Sylvester Stallone was probably not surprised to hear that, in his federal indictment, Anthony Pellicano is accused of intercepting Stallone’s February 2002 phone calls.
Stallone has a long history with one of Pellicano’s former employers, attorney Bert Fields. Back in 1989, Stallone was involved in a pretty contentious lawsuit with Fields’s wife, art dealer Barbara Guggenheim.
The “Rocky” star sued Guggenheim for $5 million, saying she led him to pay millions too much for several artworks. Many of the artworks were overvalued, Stallone claimed, because they’d been damaged and restored without his knowledge.
The suit was settled, and Fields wound up marrying Guggenheim. At the time, though, the story was incendiary in art circles because Guggenheim had a strong celebrity clientele.
It’s unclear why Pellicano would have been wiretapping Stallone some 13 years later, but it’s also not a total coincidence, certainly, that Fields and Stallone were totally through with each other. Stay tuned, as prosecutors try and connect these dots…
Clive Davis’ annual pre-Grammy extravaganza is the hottest ticket of the year in Hollywood, perhaps eclipsing Vanity Fair’s Oscar party.
That’s because the people who do get in the door are always top notch, interesting and talented. Last night was no exception, and the first person I ran into — and had a long conversation with — was Courtney Love.
I recalled the last time Courtney came to a Davis dinner like this. She was frantically trying to talk to an exec from her record label about her problems while her young daughter roamed around aimlessly. This was at midnight and Courtney was a mess.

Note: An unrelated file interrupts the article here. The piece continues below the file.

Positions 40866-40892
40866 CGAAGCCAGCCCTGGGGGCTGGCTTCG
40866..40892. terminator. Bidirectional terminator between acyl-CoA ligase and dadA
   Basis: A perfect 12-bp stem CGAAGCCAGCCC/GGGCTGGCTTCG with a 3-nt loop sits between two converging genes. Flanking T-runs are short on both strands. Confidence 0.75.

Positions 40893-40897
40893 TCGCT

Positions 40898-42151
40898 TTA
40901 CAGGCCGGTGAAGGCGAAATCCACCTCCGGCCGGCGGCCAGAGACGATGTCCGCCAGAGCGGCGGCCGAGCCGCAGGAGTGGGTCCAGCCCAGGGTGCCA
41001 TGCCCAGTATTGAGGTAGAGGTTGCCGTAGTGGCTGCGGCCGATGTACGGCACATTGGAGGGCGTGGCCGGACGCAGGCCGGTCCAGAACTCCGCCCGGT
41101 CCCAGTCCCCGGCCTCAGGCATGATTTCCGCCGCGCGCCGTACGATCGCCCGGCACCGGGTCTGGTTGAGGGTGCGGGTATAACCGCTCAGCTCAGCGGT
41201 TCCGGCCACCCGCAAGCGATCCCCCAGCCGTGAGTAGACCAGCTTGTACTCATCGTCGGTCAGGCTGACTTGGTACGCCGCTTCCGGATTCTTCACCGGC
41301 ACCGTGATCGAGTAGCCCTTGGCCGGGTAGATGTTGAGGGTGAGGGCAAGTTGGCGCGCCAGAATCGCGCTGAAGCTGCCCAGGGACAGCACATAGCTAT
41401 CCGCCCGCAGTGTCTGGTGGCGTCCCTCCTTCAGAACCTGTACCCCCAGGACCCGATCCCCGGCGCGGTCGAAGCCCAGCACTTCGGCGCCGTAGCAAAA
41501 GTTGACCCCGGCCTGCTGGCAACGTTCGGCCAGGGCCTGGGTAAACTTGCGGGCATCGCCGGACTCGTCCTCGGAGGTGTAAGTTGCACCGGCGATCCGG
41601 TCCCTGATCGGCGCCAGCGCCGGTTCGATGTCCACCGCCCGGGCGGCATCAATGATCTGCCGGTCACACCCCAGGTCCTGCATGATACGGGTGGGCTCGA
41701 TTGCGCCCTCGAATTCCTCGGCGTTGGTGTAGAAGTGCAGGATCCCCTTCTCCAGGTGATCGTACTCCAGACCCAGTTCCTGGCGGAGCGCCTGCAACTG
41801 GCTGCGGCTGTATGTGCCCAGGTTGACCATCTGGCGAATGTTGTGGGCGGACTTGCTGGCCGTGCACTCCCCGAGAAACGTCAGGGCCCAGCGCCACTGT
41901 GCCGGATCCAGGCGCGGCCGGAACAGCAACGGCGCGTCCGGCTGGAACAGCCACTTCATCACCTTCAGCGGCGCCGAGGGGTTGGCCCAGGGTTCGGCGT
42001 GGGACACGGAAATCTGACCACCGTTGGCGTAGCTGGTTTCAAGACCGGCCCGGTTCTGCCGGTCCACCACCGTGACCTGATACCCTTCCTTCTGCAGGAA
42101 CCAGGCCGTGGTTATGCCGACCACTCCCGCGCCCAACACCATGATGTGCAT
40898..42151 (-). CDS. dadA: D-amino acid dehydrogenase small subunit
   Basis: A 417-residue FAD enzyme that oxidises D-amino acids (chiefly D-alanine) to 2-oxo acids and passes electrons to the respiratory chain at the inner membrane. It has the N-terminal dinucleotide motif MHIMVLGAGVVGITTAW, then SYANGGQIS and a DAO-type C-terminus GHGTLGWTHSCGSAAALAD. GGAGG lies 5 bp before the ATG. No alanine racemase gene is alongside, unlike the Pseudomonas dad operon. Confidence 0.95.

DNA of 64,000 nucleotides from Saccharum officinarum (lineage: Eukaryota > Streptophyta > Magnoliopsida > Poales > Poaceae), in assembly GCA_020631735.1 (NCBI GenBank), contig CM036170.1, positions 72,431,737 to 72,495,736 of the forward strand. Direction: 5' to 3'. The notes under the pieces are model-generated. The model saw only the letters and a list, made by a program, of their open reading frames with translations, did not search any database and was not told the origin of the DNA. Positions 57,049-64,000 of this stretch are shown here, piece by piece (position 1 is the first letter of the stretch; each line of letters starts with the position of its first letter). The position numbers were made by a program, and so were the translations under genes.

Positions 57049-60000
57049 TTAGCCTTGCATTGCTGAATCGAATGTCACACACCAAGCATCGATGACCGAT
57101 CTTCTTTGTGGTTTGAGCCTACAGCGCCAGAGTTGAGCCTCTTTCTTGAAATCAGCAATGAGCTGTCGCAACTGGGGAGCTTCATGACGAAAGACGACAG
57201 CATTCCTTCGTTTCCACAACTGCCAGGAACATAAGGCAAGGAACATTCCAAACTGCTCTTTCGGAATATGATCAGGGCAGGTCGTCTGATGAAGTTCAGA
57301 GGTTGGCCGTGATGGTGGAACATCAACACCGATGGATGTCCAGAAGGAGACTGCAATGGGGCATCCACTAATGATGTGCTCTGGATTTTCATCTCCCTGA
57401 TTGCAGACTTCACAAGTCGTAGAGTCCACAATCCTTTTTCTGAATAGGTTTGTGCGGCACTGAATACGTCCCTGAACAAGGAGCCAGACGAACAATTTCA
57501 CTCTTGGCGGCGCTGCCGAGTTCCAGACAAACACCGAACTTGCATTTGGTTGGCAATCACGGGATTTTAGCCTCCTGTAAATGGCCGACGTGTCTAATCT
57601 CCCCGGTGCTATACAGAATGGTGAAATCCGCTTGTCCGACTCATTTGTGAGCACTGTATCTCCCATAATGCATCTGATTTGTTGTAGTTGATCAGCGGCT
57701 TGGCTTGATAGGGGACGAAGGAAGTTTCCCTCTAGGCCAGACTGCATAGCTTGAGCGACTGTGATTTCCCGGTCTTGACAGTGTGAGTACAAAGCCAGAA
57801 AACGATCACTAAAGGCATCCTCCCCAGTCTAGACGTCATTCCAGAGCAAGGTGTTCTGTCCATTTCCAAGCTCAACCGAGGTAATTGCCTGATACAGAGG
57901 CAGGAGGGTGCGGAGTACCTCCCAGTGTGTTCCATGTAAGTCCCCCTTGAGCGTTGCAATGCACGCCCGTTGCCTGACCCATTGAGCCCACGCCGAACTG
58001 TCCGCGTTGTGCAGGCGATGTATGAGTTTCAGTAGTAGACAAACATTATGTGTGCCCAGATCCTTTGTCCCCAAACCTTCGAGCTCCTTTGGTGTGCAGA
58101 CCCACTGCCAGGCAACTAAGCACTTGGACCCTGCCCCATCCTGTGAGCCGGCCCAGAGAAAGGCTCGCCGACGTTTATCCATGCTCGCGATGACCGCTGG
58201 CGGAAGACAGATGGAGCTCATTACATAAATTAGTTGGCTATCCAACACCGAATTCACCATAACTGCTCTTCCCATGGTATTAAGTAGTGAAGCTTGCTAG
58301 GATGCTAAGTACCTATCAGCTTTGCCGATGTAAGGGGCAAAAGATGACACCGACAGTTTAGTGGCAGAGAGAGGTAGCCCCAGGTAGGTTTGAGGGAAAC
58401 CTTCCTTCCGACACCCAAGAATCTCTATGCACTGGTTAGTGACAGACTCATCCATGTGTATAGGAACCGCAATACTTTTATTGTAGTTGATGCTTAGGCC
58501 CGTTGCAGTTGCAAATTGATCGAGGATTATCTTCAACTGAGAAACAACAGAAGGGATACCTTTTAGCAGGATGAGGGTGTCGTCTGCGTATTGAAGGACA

How times have changed! Last night, Courtney came to the dinner with her manager, the famous and serious Peter Asher. She looked sensational, trim and glowing with health. Courtney wore a stunning black dress, and talked like a person who had come through the worst of things and was moving forward with her life. Bravo!
Courtney was just one of dozens of well-known types at the Davis party, which was moved this year to the multi-level ballroom of the Beverly Hilton after outgrowing the Beverly Hills Hotel facility by leaps and bounds.
I was a little worried that the bigger venue might take away from the intimacy of the gathering, and at first glance I thought I’d be correct. The cocktail hour was chaotic and packed, with folks like Aerosmith’s Steven Tyler and Joe Perry making slow progress through a sea of record execs and producers.
Once inside the ballroom, it was clear that whatever dinner was being served was not being eaten too intently by anyone. The 900 or so guests were so busy socializing and taking pictures that there was no time to eat a morsel.
By the time the room was called to order, you could kind of get a picture of what was going on. There was an area of hip-hop types in the front, including Jay Z and Beyonce, Chris Brown and Mary J. Blige.
Then scattered about was a table for Alicia Keys and family, plus another where Rod Stewart, girlfriend Penny Lancaster, Love, Asher and a few others were installed along with Fonzworth Bentley, Diddy’s old friend.
Next to that table: Carlos Santana, Sheryl Crow, Aerosmith’s Tyler and Perry and Rob Thomas with wife Marisol and manager Michael Lippman.
Above them, on the next tier, I saw producer David Foster with a date, as well as Sharon Stone, socialite Barbara (Mrs. Marvin) Davis, Burt Bacharach, Brian Wilson, plus Earth, Wind & Fire — the entire group!
Somewhere behind them I stumbled on tables with Atlantic Records co-founder Ahmet Ertegun and beautiful wife Mica, Warner Records legend Mo Ostin, songwriter Diane Warren, then the group Maroon 5, Dave Grohl of the Foo Fighters, "American Idol" producer Simon Fuller and lip synching Ashlee Simpson with dad/manager Joe.
Jon Voight, Oscar winner and estranged father of Angelina Jolie, was there with a young woman he said was his niece, I think.
Nikki Haskell and Beverly Johnson came to pay homage to Davis, their friend, as did entertainment attorneys Joel Katz and Allen Grubman, among others.